This third pick of a character that shaped my childhood, and in a roundabout way of which they’re pleasantly oblivious landed me in the “career” where I currently dwell came about through unpleasant circumstances; the death of Sinisa Eglia last week, the man who made Airwalk good prior to its crumble into the cut-price phantom zone.
I loved Airwalk for a few years – even the colourways were influential but in line with Syd Field’s ‘Screenplay’ which espouses a dated formula, his paradigm rings true for this fallen brand –in the beginning, it’s 1986, and Bill Mann starts a shoe company. Plot Point 1 sees Sinisa recruited from a skatepark. Plot Point 2 sees the brand flourish, implementing the young man’s ideas before the company changes tact after Mann leaves. The ending is the shoes entering the mid ’90s as the official shoe of ‘The Next Karate Kid’… Someone needs to make an Airwalk documentary.
I never got to meet Sinisa, but Mr. Wood at Sneaker Freaker confirmed that he was quite a character, and his interview for the magazine remains a fascinating cautionary tale for startups everywhere, shoe-orientated or otherwise.
But I’m not here to talk sneakers. You can read about that shit elsewhere. Pondering Airwalk, I remembered that musician and skater Chuck Treece has a brief sponsorship deal with them. Are you starting to comprehend my thought processes? No? Okay then. I’ll continue with this steer in direction toward the career of Mr. Treece. Who else could session on a half-pipe as well as in the studio with Billy Joel (I believe he’s on bass during ‘River Of Dreams’, though it could be a remix), King Britt and Schooly D? Only Chuck – one of Philly’s finest.
The year is 1988 – a bunch of town-trapped kids spend a summer watching the same segment of Powell’s ‘Public Domain’ video, eating Mars Bars and drinking Bass shandy. The footage of Steve Saiz, Ray Barbee, Eric Snderson and a fresh-faced Chet Thomas sends us out attempting the same street level antics, resulting in failed kickflips aplenty, and on returning to school, hearing that some older pupils had damaged a particularly expensive piece of camera equipment, attempting to ollie it in tribute to the same sequence. I don’t blame Barbee (a frequent musical collaborator for Chuck). The blame lays squarely at the feet of McRad – Treece’s group, with him on guitar and occasional vocals, whose testosterone-powered, catchy chords on ‘Weakness’ soundtracked these months of misbehaviour, whether amateurishly taped from the telly, or loudly hummed while rolling down those smalltown streets.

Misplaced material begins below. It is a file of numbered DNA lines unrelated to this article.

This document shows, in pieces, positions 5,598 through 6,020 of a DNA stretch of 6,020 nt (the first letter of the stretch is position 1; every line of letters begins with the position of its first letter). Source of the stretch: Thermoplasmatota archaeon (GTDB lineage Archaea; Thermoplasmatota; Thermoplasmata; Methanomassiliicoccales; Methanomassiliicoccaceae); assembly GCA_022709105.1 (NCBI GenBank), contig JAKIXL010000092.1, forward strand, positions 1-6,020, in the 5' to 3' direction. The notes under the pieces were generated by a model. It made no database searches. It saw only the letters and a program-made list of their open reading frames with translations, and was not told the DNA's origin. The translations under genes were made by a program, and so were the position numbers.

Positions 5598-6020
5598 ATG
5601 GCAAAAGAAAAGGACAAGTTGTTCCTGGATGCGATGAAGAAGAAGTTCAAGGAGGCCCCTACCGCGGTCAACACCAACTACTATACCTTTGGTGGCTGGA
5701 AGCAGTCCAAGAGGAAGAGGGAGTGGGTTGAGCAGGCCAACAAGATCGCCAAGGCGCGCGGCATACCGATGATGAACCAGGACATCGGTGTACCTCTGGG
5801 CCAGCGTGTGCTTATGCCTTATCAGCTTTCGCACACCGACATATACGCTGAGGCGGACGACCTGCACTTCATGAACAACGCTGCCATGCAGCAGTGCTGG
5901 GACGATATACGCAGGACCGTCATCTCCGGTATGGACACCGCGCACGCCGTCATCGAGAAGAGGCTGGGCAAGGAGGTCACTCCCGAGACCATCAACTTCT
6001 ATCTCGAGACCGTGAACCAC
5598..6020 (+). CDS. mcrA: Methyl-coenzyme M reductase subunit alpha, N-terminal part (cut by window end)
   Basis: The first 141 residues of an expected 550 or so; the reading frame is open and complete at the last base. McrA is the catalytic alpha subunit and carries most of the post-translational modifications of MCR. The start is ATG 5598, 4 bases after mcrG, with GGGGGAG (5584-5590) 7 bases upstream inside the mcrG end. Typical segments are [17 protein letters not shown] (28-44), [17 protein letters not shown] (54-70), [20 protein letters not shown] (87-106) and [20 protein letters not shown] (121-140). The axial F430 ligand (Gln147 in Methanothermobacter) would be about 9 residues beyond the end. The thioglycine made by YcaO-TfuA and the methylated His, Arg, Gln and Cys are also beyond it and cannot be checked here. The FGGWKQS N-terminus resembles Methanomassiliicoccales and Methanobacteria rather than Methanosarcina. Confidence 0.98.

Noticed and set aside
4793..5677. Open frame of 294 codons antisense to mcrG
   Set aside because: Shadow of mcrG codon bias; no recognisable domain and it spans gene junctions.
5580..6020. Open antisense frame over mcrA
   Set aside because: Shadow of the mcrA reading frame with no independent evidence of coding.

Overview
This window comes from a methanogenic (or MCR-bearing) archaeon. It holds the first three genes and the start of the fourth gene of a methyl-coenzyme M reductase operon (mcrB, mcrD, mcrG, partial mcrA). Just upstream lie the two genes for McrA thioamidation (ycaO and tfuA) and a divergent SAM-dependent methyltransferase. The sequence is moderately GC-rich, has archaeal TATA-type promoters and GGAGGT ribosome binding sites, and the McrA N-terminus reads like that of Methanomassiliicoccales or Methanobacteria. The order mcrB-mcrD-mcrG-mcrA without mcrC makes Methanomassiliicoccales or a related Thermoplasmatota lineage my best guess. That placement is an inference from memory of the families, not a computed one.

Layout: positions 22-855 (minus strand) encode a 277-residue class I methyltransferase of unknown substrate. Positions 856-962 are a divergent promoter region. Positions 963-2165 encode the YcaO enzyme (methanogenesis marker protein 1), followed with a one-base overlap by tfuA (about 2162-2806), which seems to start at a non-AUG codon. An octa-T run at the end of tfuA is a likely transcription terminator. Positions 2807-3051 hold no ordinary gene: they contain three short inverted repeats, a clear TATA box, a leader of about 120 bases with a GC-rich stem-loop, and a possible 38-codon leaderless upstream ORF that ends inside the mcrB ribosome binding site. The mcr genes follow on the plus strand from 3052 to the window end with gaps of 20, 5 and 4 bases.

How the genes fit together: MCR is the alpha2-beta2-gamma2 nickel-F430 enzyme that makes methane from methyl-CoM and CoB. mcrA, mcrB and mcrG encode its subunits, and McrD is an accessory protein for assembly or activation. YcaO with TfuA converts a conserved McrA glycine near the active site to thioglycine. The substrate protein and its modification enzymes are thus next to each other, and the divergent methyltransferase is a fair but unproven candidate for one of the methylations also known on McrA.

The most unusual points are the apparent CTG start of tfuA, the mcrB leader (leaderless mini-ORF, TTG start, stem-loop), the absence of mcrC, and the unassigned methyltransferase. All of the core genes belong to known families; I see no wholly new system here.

Powell’s ‘Ban This’, which proved equally powerful year later used McRad’s ‘LA 4’ and Thrasher’s ‘Savannah Slamma’ from ’87 also used their music. It just worked. Much skate rock, as promoted by Thrasher, hasn’t stood the test of time at all – it’s kind of in the name, unless it evokes memories so vivid, you can taste the steel taste of your blood when face met pavement – much like our Summer of ’88. ‘Weakness’ and McRad’s work in general, but primarily 1987’s ‘Absence Of Sanity’ LP are sturdier and more proficient than, say, Drunk Injuns.
Treece also briefly played guitar for NYHC legends Underdog, and replaced ex-Cro Mag (and latterly, Fun Lovin’ Criminals) drummer Mackie in the slightly fragmented ’89 Bad Brains ‘Quickness’ lineup. I also noticed him in a 2006 Bad Brains lineup alongside Chino from the Deftones too, and later on, rocking the Bad Brains approved Barack t-shirt.
His ’91 one LP Voicebox side project with Dan O’Mahony is less essential, but still worth investigating. I attribute the power of Treece and McRad to Philadelphia’s ability to take something, whether it’s graffiti, hip-hop or hardcore (see also; the seminal Philly group YDI, who, like many, stumbled when it came to making a good LP – the compilation tracks were great nonetheless). As much as I’m loathed to incur the topic of race, when it comes to the trinity of great contemporary African-American rock n’ rollers reeled out, time and time again (altogether now…) Fishbone, In Living Color and Bad Brains, Chuck deserves his shine too as a bonafide legend.